The reason designers use pattern testing is to catch any errors they may have missed. You are double checking the fabric requirements, cutting instructions, block assembly instructions...there isn't any room for improvisation here. Designers are trusting you are going to work the pattern exactly as written to be sure a future customer can make the quilt based on the pattern. If you like to improvise or add in or subtract fabrics, you may feel disappointed that you can't really do that (at least not for your official test quilt).
And, side note, be sure you are ready to provide feedback if there are errors. Designers are humans, too, and mistakes will happen. Be ready to alert designers to errors and be understanding if now you have to buy more fabric or have to re-cut something. It happens.
5. Pattern testing is a great way to build your skill set
Sometimes, you may not be able to see the pattern you are testing for until after you have volunteered to be a tester. Of course, you can always decline to test a specific pattern if it is beyond your skill set or not just something you want to do.
My experience is the designers will put you on a testing list, send out the pattern and then you can opt in to test it--so don't worry-- you will see the pattern before you accept to pattern test. However, you may find yourself testing a quilt that has techniques or blocks that are new to you. This is a great way to expand your skills and become the quilt ninja you always knew you could be.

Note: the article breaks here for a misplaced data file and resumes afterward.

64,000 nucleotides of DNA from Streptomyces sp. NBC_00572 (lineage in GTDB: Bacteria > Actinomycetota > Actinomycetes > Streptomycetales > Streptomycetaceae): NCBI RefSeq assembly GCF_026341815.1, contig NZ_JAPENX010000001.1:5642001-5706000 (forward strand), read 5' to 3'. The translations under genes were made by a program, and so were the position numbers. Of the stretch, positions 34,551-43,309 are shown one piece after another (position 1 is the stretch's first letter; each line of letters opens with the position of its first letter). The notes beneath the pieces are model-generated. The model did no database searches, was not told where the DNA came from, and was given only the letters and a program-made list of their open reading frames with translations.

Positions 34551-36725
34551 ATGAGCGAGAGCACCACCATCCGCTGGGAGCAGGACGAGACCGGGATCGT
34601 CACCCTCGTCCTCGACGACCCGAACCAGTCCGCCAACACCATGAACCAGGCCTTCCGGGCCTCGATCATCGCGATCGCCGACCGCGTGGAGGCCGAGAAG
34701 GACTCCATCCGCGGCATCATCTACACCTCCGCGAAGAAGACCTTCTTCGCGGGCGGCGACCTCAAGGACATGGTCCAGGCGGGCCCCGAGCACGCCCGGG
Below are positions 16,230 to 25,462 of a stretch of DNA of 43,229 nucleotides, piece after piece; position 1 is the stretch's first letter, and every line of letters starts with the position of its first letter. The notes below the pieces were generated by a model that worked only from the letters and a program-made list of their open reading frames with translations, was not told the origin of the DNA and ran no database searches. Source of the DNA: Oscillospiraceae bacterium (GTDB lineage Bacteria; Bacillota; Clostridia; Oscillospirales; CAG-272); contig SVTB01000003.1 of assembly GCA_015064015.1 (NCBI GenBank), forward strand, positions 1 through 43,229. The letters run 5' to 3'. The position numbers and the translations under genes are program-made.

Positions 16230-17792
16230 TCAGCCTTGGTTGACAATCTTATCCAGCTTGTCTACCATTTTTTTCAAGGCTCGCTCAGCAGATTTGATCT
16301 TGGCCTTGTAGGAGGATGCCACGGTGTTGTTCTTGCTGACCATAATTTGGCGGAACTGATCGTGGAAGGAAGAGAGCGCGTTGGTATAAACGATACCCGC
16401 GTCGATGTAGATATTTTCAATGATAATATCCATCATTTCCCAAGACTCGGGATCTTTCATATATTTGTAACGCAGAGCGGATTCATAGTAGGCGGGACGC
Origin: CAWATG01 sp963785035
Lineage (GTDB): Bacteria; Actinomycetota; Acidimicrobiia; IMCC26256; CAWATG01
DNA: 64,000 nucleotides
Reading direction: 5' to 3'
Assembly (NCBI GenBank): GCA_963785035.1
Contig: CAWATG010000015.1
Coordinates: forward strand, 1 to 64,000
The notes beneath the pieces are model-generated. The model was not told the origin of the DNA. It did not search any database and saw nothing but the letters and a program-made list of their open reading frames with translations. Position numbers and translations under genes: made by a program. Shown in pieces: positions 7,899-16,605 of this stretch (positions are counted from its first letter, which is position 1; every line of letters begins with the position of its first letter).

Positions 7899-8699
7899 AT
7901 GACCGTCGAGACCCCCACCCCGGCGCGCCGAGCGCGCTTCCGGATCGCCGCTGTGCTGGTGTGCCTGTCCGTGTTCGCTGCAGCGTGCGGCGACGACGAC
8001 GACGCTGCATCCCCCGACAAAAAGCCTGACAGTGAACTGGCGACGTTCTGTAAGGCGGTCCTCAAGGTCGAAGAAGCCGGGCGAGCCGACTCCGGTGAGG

6. Last, but not least, pattern testing can be a great way to build relationships.
Hands down, this has been my favorite part of the quilt testing process. Meeting others who are also testing the same quilt can lead to some valuable and important relationships. It has been so nice to be able to reach out to someone and say, "Hey, can I pick your brain for a minute?" These testers have a wealth of knowledge they are happy to share. More importantly, they are some seriously cool, kind and creative people. That's my kind of people!
So maybe you have read through all of this and think, "Hmmmm...not for me! I want my quilting to be only for fun." Or maybe you think, "YES!!! How do I sign up?"
That second question was what went through my head when I first decided I wanted to pattern test. For you quilting mavericks, read on.
Maybe you will be lucky and have a friend or relative who is getting into pattern design. In which case, you probably have an "in." I didn't know any designers personally, so had to do what most testers do...keep my eyes open for testing opportunities. Which leads to my next section...
How to Become a Pattern Tester
Watch for Testing Calls
Designers will usually post on Facebook or Instagram when they have openings for testers. That was how I started testing. Just keep your eyes open and be sure you are following your favorite designers.